Career counselors have long advised clients they will be happier if they can find a job that matches their personality. A new study suggests they will earn more money too.
Lead researcher Jaap J. A. Denissen of Tilburg University examined nearly 8500 Germans in terms of the “Big Five” personality traits: openness to new experience, conscientiousness, extroversion agreeableness, and neuroticism. Then two independent psychologists looked at each of the participant’s job with respect to those same characteristics to determine what level of each characteristic made for an ideal employee in that particular job. Not surprisingly, bookkeepers require the least amount of extroversion.
When it comes to extroversion, agreeableness, and openness to experience, a closer match between an employee’s own personality and a job’s demands was linked with higher income. But it is possible to have too much of a good thing. For example, an employee who is more agreeable than the job calls for will earn less than someone who is less agreeable.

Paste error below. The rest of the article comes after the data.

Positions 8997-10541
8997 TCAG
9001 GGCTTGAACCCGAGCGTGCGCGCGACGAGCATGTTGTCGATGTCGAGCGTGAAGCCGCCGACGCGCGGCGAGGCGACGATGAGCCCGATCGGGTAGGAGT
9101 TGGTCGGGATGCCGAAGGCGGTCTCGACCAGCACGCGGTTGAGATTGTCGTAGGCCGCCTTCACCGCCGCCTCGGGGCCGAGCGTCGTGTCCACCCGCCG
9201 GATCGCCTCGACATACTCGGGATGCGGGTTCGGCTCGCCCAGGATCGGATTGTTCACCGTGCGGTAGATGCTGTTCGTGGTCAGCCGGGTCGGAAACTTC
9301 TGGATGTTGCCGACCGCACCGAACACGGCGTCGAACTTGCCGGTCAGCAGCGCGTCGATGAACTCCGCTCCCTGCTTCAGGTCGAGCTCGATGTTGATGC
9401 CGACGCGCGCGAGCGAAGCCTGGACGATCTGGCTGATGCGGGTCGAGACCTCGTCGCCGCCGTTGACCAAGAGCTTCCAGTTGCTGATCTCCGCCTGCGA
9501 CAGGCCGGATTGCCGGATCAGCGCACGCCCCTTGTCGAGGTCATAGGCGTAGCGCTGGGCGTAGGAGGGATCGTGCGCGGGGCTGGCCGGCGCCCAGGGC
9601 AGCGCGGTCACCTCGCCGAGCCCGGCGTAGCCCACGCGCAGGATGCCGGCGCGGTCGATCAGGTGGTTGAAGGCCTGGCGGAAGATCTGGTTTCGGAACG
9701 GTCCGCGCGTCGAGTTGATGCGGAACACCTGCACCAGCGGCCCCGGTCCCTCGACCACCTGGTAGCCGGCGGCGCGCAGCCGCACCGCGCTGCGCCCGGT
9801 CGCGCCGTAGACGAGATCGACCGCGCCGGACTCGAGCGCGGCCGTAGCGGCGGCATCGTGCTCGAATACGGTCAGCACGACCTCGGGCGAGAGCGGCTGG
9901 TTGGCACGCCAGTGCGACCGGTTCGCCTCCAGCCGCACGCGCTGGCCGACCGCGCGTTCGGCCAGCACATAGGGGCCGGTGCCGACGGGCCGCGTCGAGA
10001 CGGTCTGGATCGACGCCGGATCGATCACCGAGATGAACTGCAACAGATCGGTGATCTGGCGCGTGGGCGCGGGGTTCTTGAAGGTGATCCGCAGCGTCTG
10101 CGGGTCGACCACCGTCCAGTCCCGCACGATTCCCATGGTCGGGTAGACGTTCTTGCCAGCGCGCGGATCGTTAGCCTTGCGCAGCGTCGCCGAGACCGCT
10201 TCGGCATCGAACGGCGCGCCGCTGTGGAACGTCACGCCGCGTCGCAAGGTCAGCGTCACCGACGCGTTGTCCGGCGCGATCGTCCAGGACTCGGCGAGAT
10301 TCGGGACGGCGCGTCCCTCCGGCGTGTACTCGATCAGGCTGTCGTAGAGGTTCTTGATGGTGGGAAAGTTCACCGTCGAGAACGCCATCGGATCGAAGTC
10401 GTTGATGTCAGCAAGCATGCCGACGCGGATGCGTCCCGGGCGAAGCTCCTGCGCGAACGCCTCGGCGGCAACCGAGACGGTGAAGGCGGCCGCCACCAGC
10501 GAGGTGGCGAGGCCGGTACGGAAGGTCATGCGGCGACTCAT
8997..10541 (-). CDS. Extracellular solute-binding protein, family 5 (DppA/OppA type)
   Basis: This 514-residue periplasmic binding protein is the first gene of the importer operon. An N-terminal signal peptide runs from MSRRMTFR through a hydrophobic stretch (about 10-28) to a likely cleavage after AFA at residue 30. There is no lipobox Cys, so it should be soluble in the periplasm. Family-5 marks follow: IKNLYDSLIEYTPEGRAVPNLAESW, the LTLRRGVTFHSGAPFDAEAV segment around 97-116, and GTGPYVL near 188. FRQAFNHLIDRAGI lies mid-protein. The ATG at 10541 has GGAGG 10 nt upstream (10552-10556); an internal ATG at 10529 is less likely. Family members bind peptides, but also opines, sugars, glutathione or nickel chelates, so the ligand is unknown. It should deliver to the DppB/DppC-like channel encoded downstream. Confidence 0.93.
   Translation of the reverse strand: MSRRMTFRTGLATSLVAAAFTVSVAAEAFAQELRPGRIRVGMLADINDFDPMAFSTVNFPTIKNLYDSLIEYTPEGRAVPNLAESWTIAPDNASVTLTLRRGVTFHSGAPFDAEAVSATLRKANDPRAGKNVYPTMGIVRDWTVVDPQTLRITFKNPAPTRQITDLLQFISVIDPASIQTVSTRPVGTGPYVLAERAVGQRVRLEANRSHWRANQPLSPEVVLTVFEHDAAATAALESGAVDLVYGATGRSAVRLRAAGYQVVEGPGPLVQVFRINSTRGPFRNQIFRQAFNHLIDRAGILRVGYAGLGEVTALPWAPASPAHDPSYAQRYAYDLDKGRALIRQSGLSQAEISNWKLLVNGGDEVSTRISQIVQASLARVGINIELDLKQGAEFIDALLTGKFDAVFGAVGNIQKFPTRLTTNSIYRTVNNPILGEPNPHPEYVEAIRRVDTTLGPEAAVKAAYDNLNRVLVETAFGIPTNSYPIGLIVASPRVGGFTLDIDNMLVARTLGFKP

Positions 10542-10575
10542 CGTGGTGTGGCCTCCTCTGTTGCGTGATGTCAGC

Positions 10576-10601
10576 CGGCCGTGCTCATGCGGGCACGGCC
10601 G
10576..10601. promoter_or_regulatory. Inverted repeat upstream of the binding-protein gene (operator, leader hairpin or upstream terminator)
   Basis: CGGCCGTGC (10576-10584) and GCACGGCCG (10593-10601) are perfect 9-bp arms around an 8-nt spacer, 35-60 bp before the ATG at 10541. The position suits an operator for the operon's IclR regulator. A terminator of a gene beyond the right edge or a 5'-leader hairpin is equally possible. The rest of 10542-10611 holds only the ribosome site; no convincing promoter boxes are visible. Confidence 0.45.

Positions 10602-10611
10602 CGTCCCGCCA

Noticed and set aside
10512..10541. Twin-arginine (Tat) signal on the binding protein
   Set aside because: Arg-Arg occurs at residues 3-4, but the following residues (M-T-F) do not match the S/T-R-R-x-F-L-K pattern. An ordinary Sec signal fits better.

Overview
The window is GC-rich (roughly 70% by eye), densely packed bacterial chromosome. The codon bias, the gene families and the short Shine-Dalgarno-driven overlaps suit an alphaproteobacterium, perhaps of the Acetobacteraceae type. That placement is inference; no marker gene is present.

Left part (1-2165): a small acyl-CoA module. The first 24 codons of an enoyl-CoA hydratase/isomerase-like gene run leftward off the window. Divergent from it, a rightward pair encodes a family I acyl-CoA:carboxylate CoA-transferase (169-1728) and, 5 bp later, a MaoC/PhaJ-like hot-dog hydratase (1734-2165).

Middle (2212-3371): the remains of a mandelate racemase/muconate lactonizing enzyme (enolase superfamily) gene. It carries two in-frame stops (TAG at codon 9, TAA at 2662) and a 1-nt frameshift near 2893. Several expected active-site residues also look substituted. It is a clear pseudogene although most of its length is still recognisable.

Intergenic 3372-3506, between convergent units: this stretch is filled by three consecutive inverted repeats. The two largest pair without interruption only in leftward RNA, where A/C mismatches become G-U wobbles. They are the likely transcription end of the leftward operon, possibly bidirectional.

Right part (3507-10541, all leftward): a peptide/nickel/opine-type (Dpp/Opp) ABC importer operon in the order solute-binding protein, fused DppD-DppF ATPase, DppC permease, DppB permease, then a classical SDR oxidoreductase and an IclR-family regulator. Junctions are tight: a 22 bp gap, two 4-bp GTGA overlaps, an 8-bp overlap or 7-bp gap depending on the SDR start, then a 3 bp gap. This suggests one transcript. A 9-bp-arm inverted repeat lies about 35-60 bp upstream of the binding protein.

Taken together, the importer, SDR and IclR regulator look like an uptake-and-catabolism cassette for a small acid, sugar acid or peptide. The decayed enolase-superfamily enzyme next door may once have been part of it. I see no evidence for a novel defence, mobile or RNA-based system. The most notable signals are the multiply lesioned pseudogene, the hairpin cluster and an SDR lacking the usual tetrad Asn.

Findings from previous research have indicated that some personality traits such as being conscientious are generally beneficial when it comes to any work environment. It appears that is not exactly true. They found that highly conscientious people whose jobs didn’t demand it earned less than their less fastidious peers.
The takeaway is that one size, one set of universal personality characteristics, doesn’t fit all. No two jobs are created equal.